At the base of the Paardeberg Mountain some 50 miles north of South Africa’s famed Cape Winelands lies the Swartland, a harsh and arid region home to a number of independent wineries producing some of the country’s most distinctive and sought-after bottles. But with around 40 percent of Swartland wines never traveling beyond the country’s borders, one has to wonder if South Africa is happy to let the rest of the world quaff its more renowned Pinotages and Sauvignon Blancs while keeping the best stuff for itself.
Unlike the tidy Cape Winelands vineyards of Stellenbosch, Franschhoek and Paarl, lined with rows of pristine vines, the Swartland has unkempt, untrellised old-bush vines carrying less familiar varietals such as Sémillon Gris, Carignan, Cinsaut and Tinta Barocca. The harsh climate—hot and breezy by day, cool at night—is ideal for Rhône varieties and Chenin Blanc. And despite their rugged, unfussy beginnings and general lack of high-dollar marketing offensives, Swartland wines (and winemakers) have racked up numerous awards in recent years.
“The combination of extreme climate and an abundance of old vines and ancient viticultural soils gives us healthy grapes that have a natural concentration of flavor and a perfect balance of texture and freshness,” says winemaker Chris Mullineux, of Mullineux & Leeu, the winery he runs with his wife, Andrea. In 2016, Andrea was named the top winemaker in the world by Wine Enthusiast, and if you want to get your hands on one of the duo’s more acclaimed labels, such as the mineral-forward Granite Chenin or the spicy, intense Schist Syrah, be prepared to do some legwork: Mullineux & Leeu produces only 100 and 200 cases a year, respectively.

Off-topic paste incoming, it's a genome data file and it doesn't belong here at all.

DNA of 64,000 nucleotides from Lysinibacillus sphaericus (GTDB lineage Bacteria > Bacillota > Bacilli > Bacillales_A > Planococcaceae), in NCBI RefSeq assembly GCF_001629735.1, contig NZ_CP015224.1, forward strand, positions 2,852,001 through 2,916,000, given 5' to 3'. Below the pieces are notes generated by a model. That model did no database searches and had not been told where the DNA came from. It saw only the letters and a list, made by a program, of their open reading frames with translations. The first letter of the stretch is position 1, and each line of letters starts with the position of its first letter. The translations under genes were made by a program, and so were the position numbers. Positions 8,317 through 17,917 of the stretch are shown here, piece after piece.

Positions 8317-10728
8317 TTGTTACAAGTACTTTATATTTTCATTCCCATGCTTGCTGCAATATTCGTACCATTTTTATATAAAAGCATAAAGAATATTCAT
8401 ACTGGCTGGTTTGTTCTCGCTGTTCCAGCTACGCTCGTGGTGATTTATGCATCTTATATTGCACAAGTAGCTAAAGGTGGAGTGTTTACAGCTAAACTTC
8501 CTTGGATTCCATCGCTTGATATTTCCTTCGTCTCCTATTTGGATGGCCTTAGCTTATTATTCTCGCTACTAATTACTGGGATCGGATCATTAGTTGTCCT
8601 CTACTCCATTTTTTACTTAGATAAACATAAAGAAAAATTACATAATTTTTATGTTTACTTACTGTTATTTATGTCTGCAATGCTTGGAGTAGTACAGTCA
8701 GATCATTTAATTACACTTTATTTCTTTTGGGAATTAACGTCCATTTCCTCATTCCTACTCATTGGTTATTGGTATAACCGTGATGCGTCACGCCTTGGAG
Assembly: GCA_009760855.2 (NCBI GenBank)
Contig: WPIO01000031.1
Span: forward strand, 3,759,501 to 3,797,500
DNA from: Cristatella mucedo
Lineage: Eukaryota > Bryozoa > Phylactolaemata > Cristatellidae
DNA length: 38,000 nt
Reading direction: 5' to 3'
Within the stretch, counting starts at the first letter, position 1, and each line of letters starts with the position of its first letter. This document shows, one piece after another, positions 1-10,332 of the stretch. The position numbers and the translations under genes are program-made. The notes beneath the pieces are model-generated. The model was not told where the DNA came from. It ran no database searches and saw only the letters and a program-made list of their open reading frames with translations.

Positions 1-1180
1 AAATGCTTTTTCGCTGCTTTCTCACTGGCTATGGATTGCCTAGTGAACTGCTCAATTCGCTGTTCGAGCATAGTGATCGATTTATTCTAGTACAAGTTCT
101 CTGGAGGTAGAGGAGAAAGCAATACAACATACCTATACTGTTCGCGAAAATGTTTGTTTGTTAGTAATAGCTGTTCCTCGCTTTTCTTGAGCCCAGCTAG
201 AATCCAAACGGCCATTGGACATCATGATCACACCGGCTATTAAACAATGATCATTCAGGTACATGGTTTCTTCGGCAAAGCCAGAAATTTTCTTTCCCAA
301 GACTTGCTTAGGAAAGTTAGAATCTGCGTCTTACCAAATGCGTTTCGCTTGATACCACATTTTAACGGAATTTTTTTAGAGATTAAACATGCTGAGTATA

“We only choose the absolute best barrels for the final wines,” says Chris, who forgoes releasing a vintage at all when the product is not up to his rigorous standards. And many of the independent winemakers in the region are similarly scrupulous about quality and seemingly unconcerned with scale; a few thousand cases per year could be considered a typical release. Eben Sadie, founder of Sadie Family Wines and winner of the 2017 Winemakers’ Winemaker Award from the Institute of Masters of Wine, produces just 6,000 cases annually. The public allocation of his bottles—including the layered and earthy Columella, made with Syrah, Mourvèdre, Grenache, Carignan, Tinta Barocca and Cinsault, and the textured Palladius, with notes of apple and pear from a blend of Chenin Blanc, Sémillon, Grenache Blanc, Viognier and several others—sells out within 48 hours, mainly into private cellars.
Like much of the South African luxury industry, Swartland wines represent a tremendous value at the moment, and in-the-know exporters are beginning to take notice, with sought-after bottles landing Stateside both on shelves and online. Astor Wines & Spirits, in Manhattan, offers both the 2017 Sadie Family Columella ($160) and the Mullineux Family 2017 Granite Old Vines Chenin Blanc ($165). Even priced in dollars, they’re an absolute steal.